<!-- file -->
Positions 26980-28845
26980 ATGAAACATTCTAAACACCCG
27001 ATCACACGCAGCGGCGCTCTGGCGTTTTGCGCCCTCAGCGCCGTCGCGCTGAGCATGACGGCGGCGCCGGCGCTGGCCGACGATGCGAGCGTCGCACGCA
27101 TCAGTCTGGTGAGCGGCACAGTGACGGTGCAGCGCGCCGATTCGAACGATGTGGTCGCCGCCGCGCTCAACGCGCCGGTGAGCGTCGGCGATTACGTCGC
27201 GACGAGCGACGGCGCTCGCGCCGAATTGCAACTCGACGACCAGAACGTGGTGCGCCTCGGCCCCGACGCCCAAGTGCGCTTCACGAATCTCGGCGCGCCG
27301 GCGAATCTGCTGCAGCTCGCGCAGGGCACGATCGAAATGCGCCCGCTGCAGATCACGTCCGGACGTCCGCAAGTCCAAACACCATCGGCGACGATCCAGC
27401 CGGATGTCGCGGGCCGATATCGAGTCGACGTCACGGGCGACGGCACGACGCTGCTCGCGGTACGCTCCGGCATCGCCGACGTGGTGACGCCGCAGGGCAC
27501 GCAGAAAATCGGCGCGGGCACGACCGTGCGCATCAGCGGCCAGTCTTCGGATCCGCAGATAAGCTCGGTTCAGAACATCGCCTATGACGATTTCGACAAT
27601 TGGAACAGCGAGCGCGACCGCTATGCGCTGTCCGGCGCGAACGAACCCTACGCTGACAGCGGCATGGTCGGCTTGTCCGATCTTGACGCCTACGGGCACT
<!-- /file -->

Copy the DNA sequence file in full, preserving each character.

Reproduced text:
Positions 26980-28845
26980 ATGAAACATTCTAAACACCCG
27001 ATCACACGCAGCGGCGCTCTGGCGTTTTGCGCCCTCAGCGCCGTCGCGCTGAGCATGACGGCGGCGCCGGCGCTGGCCGACGATGCGAGCGTCGCACGCA
27101 TCAGTCTGGTGAGCGGCACAGTGACGGTGCAGCGCGCCGATTCGAACGATGTGGTCGCCGCCGCGCTCAACGCGCCGGTGAGCGTCGGCGATTACGTCGC
27201 GACGAGCGACGGCGCTCGCGCCGAATTGCAACTCGACGACCAGAACGTGGTGCGCCTCGGCCCCGACGCCCAAGTGCGCTTCACGAATCTCGGCGCGCCG
27301 GCGAATCTGCTGCAGCTCGCGCAGGGCACGATCGAAATGCGCCCGCTGCAGATCACGTCCGGACGTCCGCAAGTCCAAACACCATCGGCGACGATCCAGC
27401 CGGATGTCGCGGGCCGATATCGAGTCGACGTCACGGGCGACGGCACGACGCTGCTCGCGGTACGCTCCGGCATCGCCGACGTGGTGACGCCGCAGGGCAC
27501 GCAGAAAATCGGCGCGGGCACGACCGTGCGCATCAGCGGCCAGTCTTCGGATCCGCAGATAAGCTCGGTTCAGAACATCGCCTATGACGATTTCGACAAT
27601 TGGAACAGCGAGCGCGACCGCTATGCGCTGTCCGGCGCGAACGAACCCTACGCTGACAGCGGCATGGTCGGCTTGTCCGATCTTGACGCCTACGGGCACT